I first tried 6 dried juniper berries in a 16oz bottle, but after a week the juniper taste was faint. So I upped it to 14 berries. Still not much. After chalking it up as a loss, I came across a brine that called for crushing juniper berries before adding them. This makes all the difference. I put 4 tablespoons of crushed berries in a quart jar with kombucha for a day and a half and came out with a light juniper flavored kombucha that is very drinkable and refreshing.

Lemon and Ginger

I sliced up half a lemon and about 2 square inches of fresh ginger and let it sit in a quart jar with fresh kombucha for a day and a half. The result was delicious, but has a bit of a bite. It takes me a while to get through a whole 32oz bottle of this because I don’t want to drink it all the time. Perhaps in the future I’d use less ginger and keep the amount of lemon the same.

Flavoring in Bottles

Flavoring in bottles is super simple, but there are a few downsides:

  • Whatever you push down into the bottle is a pain to get out, even with a bottle brush.
  • Things like strawberries get slimy after a few days.
  • Adding things to the bottle could introduce bad bacteria. You probably won’t get sick, but your kombucha will taste a bit off.

I’ve stopped adding favorings directly to the bottle and use the secondary fermentation method instead. It is more work, but produces better results.


This is one of the easiest ways to flavor kombucha and you get a strong flavor even after a few hours. I prefer to use dried strawberries if I’m going to leave them in the bottle instead of doing a secondary fermentation. I flavored a few batches with strawberries and then got tired of it and moved on to other flavor experiments. Strawberry has never been my favorite flavor in general, though.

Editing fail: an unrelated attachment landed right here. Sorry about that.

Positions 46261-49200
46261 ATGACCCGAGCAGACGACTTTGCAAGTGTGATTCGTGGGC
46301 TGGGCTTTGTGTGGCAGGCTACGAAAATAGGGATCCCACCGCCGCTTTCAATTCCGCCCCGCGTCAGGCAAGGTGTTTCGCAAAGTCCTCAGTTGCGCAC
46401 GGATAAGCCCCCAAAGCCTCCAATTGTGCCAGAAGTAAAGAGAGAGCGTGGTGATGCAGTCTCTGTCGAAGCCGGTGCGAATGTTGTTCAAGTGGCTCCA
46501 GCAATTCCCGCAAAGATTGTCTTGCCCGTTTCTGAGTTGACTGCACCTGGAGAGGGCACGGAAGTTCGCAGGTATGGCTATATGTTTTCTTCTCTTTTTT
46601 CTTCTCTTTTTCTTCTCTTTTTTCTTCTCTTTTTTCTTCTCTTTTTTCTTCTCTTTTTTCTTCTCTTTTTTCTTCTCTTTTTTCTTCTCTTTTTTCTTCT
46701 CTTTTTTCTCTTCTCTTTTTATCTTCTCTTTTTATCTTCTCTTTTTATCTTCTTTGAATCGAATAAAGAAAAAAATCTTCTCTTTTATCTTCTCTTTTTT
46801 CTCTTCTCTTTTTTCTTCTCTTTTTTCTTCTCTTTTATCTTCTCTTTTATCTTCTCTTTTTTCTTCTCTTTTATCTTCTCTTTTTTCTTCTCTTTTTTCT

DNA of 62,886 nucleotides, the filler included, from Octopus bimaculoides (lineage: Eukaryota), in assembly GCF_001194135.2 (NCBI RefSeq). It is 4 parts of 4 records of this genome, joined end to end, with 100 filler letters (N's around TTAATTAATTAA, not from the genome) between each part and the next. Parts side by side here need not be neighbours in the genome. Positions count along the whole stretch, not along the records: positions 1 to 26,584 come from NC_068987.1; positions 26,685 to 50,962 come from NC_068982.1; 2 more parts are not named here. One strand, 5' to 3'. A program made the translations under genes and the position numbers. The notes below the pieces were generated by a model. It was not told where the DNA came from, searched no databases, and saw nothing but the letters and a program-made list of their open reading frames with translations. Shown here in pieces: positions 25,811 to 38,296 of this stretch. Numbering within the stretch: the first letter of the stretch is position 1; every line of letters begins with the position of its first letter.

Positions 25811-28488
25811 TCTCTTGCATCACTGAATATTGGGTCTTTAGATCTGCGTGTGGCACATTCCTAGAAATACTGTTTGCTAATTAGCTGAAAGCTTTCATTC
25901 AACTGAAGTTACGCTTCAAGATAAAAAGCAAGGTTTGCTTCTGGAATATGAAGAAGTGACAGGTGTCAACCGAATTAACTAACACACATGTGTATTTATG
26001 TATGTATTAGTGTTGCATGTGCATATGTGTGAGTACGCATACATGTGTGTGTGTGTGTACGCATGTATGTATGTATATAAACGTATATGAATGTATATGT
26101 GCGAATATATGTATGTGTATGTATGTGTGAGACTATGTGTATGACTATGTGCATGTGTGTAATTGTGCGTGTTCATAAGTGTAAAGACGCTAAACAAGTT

Strawberries and Ginger

Again, easy and produces great results with a strong flavor in a short period of time. If you are new to making kombucha and are looking for an easy win, this is it. 2-3 sliced strawberries and 2 slices of fresh ginger and you are good to go. If you don’t want the strawberries to get slimy in the bottle, make sure to do a secondary fermentation instead.

Future Experiments

  • Secondary fermentation with lemons (I think this will go especially well with a green tea kombucha)
  • Secondary fermentation with black cherries (Should go well with the Creme Maurice tea)
  • Secondary fermentation with sage and blackberries
  • Secondary fermentation with fresh mint (I think this will go well with a lighter, greener blend)
  • Different ratios of black to green or oolong teas
  • Pu-erh tea as the base (I’m actually trying this right now, it should be done next week. I’ll edit this post with the results.)
  • Trying out adding a bag or two of yerba mate with a 1-2 ratio of green to black tea.
  • Full green tea batch
  • Flavoring with lime juice in the bottle
  • Secondary fermentation with lavender or jasmine blossoms
  • Flavoring with oil of Bergamot with a 100% black tea to get an Earl Grey flavor (Using Earl Grey tea as the base might kill your SCOBY due to the essential oils, so you only want to add them afterward)
  • Second fermentation with concord grapes, perhaps with a green tea kombucha.
  • Green tea kombucha mixed with lemonade to make something similar to Baohaus’s Lang Lang.

Soon I’ll have a post up with links to my kombucha gear and instructions on how to get started with brewing it. If you are interested in getting started but need a SCOBY, tweet at me (@cagrimmett) and I’ll send you one if I have any extras available.